After a season with little to cheer about, the Toronto Raptors are in search of star power wherever they can get it. Enter Gonzaga Bulldogs guard and top draft prospect Jalen Suggs.
With the Raptors holding the fourth overall selection in this year’s draft, there should be no shortage of future NBA stars they can pick from.
NBA greats come in many shapes and sizes these days, but one thing defines the NBA’s best across any era: their ability to score the big shot in the game’s closing moments.
In overtime of last year’s Final Four semi-final matchup for Suggs’ Gonzaga against UCLA, 3.3 seconds remained with a 90-90 score flashing on the screen.
The scene of Suggs’s shot is one that’s been played out on playgrounds across the world since basketball was invented: With no timeouts, Gonzaga had to go the length of the floor to win it.
Suggs threw up a heave as the clock was expiring from well beyond the three-point arc, and produced a highlight for the ages as the ball banked off the backboard to send his Bulldogs to the NCAA championship game.
Even though top-ranked Gonzaga hadn’t lost a game all year up to that point, everyone watching Suggs launch a Hail Mary shot on the run couldn’t believe it went in.
Well, maybe not Minnehaha Academy head coach Lance Johnson, Suggs’s high school team based in St. Paul, Minnesota.
Johnson said he first saw Suggs playing at an elementary school tournament in “first or second grade” and was immediately drawn to his shooting ability.
“He was just way ahead of everybody,” Johnson said to Daily Hive. “He was shooting three-pointers at that time.”
Suggs won three 2A state championships in high school, with a chance for a fourth cut short by the COVID-19 pandemic.
In his senior season at Minnehaha, Suggs averaged 23.3 points, 7.5 rebounds, five assists and 3.9 steals per game. Suggs earned all the honours you’d expect from his high school career, being named a McDonalds All-American and being awarded Minnesota “Mr. Basketball” as the top player in the state.
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In his one year at Gonzaga, Suggs was among the leaders of a Bulldogs team team that ended up going 31-1, with their only loss being in the national championship game against Baylor. Suggs put up 22 points in the game, tied for a game-high among both teams.
Suggs was named to the all-tournament team, and finished with averages of 14.4 points, 5.3 rebounds, 4.5 assists, and 1.9 steals per game in his freshman season.
Johnson can see Suggs making an instant NBA impact, whether it’s with Toronto or elsewhere.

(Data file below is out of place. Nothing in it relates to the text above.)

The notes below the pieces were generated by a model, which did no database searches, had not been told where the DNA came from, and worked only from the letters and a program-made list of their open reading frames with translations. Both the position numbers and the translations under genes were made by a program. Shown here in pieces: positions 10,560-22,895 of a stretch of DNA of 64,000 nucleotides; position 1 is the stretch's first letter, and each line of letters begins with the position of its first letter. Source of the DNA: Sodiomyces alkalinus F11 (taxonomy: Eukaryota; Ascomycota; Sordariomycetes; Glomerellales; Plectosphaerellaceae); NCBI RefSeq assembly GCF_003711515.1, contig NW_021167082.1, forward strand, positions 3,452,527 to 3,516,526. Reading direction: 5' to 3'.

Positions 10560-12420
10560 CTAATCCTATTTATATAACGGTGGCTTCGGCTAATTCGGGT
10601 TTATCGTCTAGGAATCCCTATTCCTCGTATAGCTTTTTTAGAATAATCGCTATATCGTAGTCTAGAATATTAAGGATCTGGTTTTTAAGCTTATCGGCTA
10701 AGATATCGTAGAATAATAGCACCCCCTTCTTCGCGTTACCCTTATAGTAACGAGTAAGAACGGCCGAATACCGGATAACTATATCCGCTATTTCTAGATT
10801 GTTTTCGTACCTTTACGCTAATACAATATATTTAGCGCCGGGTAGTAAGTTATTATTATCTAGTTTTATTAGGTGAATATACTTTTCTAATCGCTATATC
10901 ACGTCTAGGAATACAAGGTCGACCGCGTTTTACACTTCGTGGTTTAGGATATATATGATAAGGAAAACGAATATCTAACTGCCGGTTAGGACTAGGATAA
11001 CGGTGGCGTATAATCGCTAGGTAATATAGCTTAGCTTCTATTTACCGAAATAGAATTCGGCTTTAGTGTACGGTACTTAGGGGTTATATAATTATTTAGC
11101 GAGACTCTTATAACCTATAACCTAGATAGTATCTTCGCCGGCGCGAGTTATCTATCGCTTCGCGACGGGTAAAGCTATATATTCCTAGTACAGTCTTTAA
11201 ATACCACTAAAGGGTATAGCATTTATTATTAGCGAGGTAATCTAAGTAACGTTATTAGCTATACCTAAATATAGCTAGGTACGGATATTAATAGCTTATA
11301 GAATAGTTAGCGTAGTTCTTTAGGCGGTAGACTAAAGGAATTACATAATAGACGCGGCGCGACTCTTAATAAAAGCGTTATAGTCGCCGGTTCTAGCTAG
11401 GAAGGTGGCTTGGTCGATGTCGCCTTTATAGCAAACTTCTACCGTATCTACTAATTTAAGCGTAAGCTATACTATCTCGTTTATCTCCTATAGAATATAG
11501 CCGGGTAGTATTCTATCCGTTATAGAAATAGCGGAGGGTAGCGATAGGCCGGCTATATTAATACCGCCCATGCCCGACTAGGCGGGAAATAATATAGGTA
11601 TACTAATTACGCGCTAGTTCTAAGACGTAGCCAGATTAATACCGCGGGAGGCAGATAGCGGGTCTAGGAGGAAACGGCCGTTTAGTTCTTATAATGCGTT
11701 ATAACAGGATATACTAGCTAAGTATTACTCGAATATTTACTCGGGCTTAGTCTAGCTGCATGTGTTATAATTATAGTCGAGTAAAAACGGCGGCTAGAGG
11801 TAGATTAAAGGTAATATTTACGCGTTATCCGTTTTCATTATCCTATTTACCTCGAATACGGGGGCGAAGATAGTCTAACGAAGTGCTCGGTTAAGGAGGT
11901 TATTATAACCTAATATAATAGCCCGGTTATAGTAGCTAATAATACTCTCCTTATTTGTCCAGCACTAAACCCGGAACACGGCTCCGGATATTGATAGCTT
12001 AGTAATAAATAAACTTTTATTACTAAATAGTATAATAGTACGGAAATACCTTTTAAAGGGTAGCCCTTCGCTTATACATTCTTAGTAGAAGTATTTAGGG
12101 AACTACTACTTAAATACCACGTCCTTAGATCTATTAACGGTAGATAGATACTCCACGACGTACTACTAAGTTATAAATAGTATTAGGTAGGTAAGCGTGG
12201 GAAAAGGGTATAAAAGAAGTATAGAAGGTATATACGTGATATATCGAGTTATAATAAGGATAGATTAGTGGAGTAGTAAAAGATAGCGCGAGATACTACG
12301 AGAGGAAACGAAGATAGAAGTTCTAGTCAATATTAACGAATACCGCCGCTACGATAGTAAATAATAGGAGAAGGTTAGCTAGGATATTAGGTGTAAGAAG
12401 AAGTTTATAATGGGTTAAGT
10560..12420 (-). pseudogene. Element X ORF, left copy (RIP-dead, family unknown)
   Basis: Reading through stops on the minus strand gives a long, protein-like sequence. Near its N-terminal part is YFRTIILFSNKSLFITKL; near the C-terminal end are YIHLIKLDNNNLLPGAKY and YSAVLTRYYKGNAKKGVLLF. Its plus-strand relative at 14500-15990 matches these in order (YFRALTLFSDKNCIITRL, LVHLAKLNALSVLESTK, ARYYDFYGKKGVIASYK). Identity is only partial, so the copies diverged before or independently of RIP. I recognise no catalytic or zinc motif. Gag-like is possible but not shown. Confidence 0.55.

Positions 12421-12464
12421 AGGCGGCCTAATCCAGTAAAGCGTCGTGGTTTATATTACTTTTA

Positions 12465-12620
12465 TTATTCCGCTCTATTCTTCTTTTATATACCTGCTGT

“He’s going to be an instant part of a rotation somewhere,” he said. “I think he’s got an NBA-ready body, and he has the advantage of being able to guard several positions.”
If the Raptors do select him, Suggs could come in as a successor to point guard Kyle Lowry, who remains unsigned for next season.
Mixed in with veteran guard Fred Van Vleet and last year’s first round selection Malachi Flynn, Suggs could slide in well to head coach Nick Nurse’s system.
Off the court, Johnson sees Suggs’ potential as a face-of-the-franchise type player.
“He’s going to be a marketing magnet for somebody, just because of his charisma,” Johnson said.
“We’re super proud of the way that he projects himself,” Johnson added. “But there was absolutely no surprise, because he’s been like that since he was a youngster.”
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But despite his accomplishments, it wasn’t even a guarantee he’d continue playing basketball at the collegiate level.
A two-sport athlete, Suggs also won the Minnesota “Mr. Football” award in 2019, serving as the quarterback for the SMB Wolfpack, a football team comprised of Minnehaha and three other area private schools.
SMB won the class 4A state title in 2018 with Suggs behind center, and his QB talents saw him draw scholarship offers from schools such as Ohio State and Nebraska.
“I think up until the last minute, he was still considering football,” Johnson said. “Obviously, he made the right decision.”
Suggs isn’t the only eventual college star that Johnson coached at Minnehaha, however.
Chet Holmgren, who won this past year’s Naismith Player of the Year as the top high school basketball player in the country and was ranked number one player in the 2021 recruiting class, featured alongside Suggs on the school’s team. The duo earned national recognition, including being featured on ESPN for a number of nationally televised games.
“This is an incredible opportunity and privilege to basically be on a national spotlight,” Johnson said.
Holmgren is set to follow in Suggs’ footsteps, playing for Gonzaga this upcoming year.
A crowd of around 17,300 came to one of Suggs’ and Holmgren’s games being held at Minnesota’s Target Center against California school Sierra Canyon, featuring Lebron James Jr. and Zaire Wade, son of NBA legend Dwyane.
“When we walked out on the floor, it was like, oh my Lord, this is, this is amazing,” Johnson said.
Minnehaha won the game 78-58.
Johnson believes opportunities like that helped prepare Suggs for competing at the next level.
“As soon as the game starts, you’d have to kind of block that out,” Johnson said. “But after you’d be pinching yourself and asking if it was a dream.”
For Johnson, he’s relished the experience he’s had coaching star players over the last several seasons. But as the NBA draft and an upcoming pro career approaches, Johnson said he’s taking the hands-off approach with Suggs after a reunion this past spring.
“He worked out here every day in May so that was fun to reconnect with him there,” Johnson said. “But I do not want him to feel as though, you know, he needs to contact me or keep in touch with me. At this point I’m sure he’s getting 100 texts every day, so I’m just gonna leave him alone for now.”